Would you Rather Be Smart or Have a Good Personality?

The Vetducator - Jimmy Stewart in Harvey giving advice about being pleasant over smart.

“In this world, you must be oh so smart, or oh so pleasant. Well, for years I was smart. I recommend pleasant. You may quote me.”

I belong to a private Facebook group for those who graduated in my class in vet school.  When a discussion about grades came up, one of my classmates pointed out many internship programs select people that are easy to get along with over the ones with amazing grades.  My reply was, “Oh man, personality trumps smart every time for me.” Several of my classmates chimed in in agreement. I thought it was worthwhile to talk about.

When I go about selecting residents, I have often said, “I can TEACH them what they need to know. But if they are difficult to work with, I can’t change that.” I want to be clear: I’m not talking personality like outgoing, bubbly, constantly cheery. I get along great with quiet, brooding types. I mean personality in the sense that the person is humble, can deal with other human beings, and is willing to work hard.

Grades don’t necessarily indicate your intelligence- they indicate your ability to get good grades in the system we have.  Almost everyone in vet school is smart. Or at least smart “enough.” Those who excel have a curious mind, are willing to take feedback, and seek improvement in their lives.

I have known plenty of people who got amazing grades, but were not necessarily successful clinicians, and people who got poor grades who became amazing clinicians. Success depends on so much more than being smart, or being highly ranked in your class. For some internship and residency programs, yes, they do look at your grades and class rank. If you’re not near the top, that is fine- those programs wouldn’t be a good fit for you anyways.

Any program that cares that much about class rank is likely to find others who think that is important.  Some of those programs are successful, which is great. I think there are many more programs which understand that there are so many things people bring to the table and need to be good at other than their grades.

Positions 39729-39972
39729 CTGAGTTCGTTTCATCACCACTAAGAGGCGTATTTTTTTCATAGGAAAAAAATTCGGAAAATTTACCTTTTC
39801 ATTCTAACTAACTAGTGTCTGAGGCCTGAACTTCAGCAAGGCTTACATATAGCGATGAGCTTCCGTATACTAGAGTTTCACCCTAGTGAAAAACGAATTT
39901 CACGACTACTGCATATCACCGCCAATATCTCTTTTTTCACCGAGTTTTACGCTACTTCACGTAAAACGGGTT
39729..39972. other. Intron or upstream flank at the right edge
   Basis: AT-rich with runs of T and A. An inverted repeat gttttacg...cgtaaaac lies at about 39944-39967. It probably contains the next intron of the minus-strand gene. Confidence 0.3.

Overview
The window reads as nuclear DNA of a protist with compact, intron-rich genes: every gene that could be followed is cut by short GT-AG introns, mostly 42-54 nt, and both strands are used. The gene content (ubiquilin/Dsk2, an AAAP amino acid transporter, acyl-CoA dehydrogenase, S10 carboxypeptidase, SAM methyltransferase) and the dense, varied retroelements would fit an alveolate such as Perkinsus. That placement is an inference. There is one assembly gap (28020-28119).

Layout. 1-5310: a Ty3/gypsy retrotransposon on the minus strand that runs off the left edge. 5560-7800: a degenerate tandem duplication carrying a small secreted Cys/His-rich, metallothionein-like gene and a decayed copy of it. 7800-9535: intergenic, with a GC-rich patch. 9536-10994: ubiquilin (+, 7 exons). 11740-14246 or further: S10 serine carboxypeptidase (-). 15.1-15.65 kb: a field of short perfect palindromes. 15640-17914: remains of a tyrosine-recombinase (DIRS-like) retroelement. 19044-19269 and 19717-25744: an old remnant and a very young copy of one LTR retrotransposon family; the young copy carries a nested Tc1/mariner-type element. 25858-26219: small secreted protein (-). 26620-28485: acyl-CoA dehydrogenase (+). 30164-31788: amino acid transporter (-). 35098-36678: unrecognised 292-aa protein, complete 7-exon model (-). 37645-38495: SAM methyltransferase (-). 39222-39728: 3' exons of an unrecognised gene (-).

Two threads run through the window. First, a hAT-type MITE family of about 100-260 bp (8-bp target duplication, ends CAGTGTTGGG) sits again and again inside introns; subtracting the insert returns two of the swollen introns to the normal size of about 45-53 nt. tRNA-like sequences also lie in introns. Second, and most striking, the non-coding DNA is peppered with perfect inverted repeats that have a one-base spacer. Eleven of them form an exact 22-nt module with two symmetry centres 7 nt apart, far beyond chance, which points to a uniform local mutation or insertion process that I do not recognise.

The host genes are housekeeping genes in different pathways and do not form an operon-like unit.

We have been talking a lot about “soft skills” in veterinary medicine for the last decade, and it’s because we had been focused so much on grades and test scores up to that point. What employers want isn’t the person who gets As, they want the person who will manage their cases effectively and keep clients happy. Doing that requires way more than medical knowledge. It requires communication skills, empathy, and emotional intelligence.

Some of these you can learn and train, like communication skills.  Others may develop over the course of years. But if someone is a Negative Person, or is Arrogant, or some other major personality defect- I can’t fix that with training.  That person needs years of therapy and a strong motivation to change.

I have two major takeaways for you.

1) If you are not at the top of your class, you can excel and be successful nonetheless. Read all the How to be Successful posts.

2) Improvements to your personality will pay much greater dividends than improvements to your knowledge. Hiring decisions are based on how you are to work with- NOT how much you know.

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